Jackie McNamara has dig at Celtic after tribunal

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DUNDEE United manager Jackie McNamara could not resist a sideswipe at League Cup final opponents Celtic after the SFA’s disciplinary tribunal yesterday cleared Virgil van Dijk and Paul Paton to play in Sunday’s Hampden decider.

McNamara said he had no faith in the judicial system but expressed his satisfaction that no player from either side would miss the final as a result of the controversies that have dominated the build-up following the tempestuous Scottish Cup quarter-final between the sides at Tannadice last Sunday.

Paul Paton leaves the field after being wrongly sent off at Tannadice. Picture: SNS

Paul Paton leaves the field after being wrongly sent off at Tannadice. Picture: SNS

However, the United manager again questioned Celtic’s part in the fall-out from the last-eight tie, which included their claims that Aidan Connolly should have faced retrospective punishment for diving after he won his side the penalty from which they scored in the 1-1 draw.

Paton’s red card in the quarter-final was always going to be rescinded as he was the clear victim of mistaken identity. He was erroneously sent off after assistant Graham Chambers informed referee Craig Thomson the player had tangled on the ground with Van Dijk, when that struggle had been Calum Butcher and the Dutchman.

The incident followed a hefty challenge by Celtic captain Scott Brown on Nadir Ciftci that resulted in the SFA compliance officer, Tony McGlennan, handing United’s Turkish forward a two-match ban for a kick to Brown’s head. However the sanction failed to be upheld after the panel returned a not proven verdict when the player appealed.

Following two yellow cards in early rounds of the League Cup, Ciftci was always suspended for the final.

Now, though, he will be free to feature in parts three and four of the quartet of confrontations between the clubs that will take the form of a Celtic Park double-header with their meetings in the Scottish Cup and Premiership next week. Ronny Deila declared that “the right decision” had been made with Van Dijk’s red card for violent conduct rescinded, but not over Connolly escaping entirely scot-free. That has been a consistent line from the Celtic camp, with the club earlier in the week also releasing a statement in which they expressed their disgruntlement that disciplinary protocols prevented Butcher facing the threat of missing the final that had stalked Van Dijk until
yesterday.

McNamara praised his squad for remaining above the blame-game that has ensued from last weekend as he maintained their thoughts have remained strictly on the major occasion in the offing. “The players have been really relaxed and focused. From our point of view, we have kept our silence and our focus on Sunday,” he said. “We haven’t mentioned anything about wanting anyone suspended or this guy has done this or that.

“We’re focused on our own team. The last thing I’d want is any of my players to speak out about the opposition and whatnot when it’s been dealt with by the authorities. I’m pleased they haven’t. That might have taken their focus away from the game. It shouldn’t. This is a different game on Sunday. It’s a cup final – Sunday is history and won’t affect anything that happens.”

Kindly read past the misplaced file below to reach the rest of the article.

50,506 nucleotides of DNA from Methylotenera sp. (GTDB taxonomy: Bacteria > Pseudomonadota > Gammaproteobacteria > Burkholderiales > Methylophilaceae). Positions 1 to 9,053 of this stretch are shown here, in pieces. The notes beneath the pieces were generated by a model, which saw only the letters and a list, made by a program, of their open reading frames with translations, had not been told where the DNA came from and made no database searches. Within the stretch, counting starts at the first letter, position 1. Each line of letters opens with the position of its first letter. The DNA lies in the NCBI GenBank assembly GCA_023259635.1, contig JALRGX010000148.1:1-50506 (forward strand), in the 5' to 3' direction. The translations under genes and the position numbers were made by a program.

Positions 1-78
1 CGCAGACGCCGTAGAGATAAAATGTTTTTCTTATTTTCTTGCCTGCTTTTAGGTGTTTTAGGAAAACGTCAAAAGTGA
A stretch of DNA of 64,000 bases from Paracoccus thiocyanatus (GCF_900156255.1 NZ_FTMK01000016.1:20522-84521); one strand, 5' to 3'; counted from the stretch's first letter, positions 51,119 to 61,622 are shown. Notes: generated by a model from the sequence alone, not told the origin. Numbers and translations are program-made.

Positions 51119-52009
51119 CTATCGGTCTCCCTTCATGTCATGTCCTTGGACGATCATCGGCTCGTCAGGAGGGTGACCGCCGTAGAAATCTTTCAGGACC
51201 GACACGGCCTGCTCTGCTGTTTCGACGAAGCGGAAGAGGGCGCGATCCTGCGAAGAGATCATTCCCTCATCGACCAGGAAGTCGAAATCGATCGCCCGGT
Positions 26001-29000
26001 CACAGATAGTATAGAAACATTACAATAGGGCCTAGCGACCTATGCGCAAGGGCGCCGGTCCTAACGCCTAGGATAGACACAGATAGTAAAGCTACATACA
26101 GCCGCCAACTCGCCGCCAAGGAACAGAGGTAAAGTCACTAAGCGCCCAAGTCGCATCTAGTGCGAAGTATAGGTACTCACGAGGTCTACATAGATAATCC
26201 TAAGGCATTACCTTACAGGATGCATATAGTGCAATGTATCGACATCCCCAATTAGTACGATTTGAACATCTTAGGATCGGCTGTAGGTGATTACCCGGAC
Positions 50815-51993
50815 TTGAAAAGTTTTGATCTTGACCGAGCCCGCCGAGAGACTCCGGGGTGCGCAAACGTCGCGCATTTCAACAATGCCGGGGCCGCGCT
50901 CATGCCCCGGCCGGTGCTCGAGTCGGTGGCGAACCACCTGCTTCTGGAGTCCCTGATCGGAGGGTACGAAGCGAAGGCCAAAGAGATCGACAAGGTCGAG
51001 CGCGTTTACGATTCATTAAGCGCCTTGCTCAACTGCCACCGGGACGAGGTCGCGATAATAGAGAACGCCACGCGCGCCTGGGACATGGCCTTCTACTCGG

Yet McNamara also stated that he could “understand” Celtic’s anger over the fact that Van Dijk but not Butcher had to appear at Hampden yesterday. “The two of them were in a melee but due to the loophole or rules, whether it’s right or wrong, that’s just the way it is. I don’t think the whole thing is right. But again it’s outwith my control.

“Calum was quite relaxed about it all. He’s not hit the rooftops – the whole thing has kind of been blown up out of proportion. At the time, if the referee had dealt with it right at the start, it wouldn’t have carried on to what it did.

“But officials are human. Players have made a lot of mistakes on Sunday, as have the officials.

“I’m not criticising them because it’s a hard job. It’s hard enough refereeing the five-a-sides with the players and seeing who has caught who and who has made a mistake. So I understand how difficult their job is.”

The error-strewn afternoon endured by the arbiters last Sunday and the perplexing leniency shown towards Ciftci and Van Dijk has hardly made this week an auspicious one for the governance of the Scottish game.

As they geared up for part two of the four-game series between their teams that will bring a Premiership and Scottish Cup replay Celtic Park double-header in the week after the final, both McNamara and Deila said yesterday there were obvious merits to introducing a video replay system, as exists in rugby and cricket. But both were alive to the impracticalities – its “unaffordability” being a key stumbling block McNamara highlighted.

Deila, meanwhile, sought to downplay any suggestions that the case for introducing video evidence is made all the more pressing in Scotland because of the failings of the country’s match officials. “We have to play our part,” he said. “The game on Sunday was very intense and the pitch was very poor. You get more challenges and we can’t get the tempo up and it becomes more physical. It was a tough game to be a referee. I think they have been OK.”

Celtic’s Nir Bitton will be given until the very last minute ahead of Sunday’s final to prove he has shaken off an ankle injury sustained at Tannadice, the Israeli having failed to train since.

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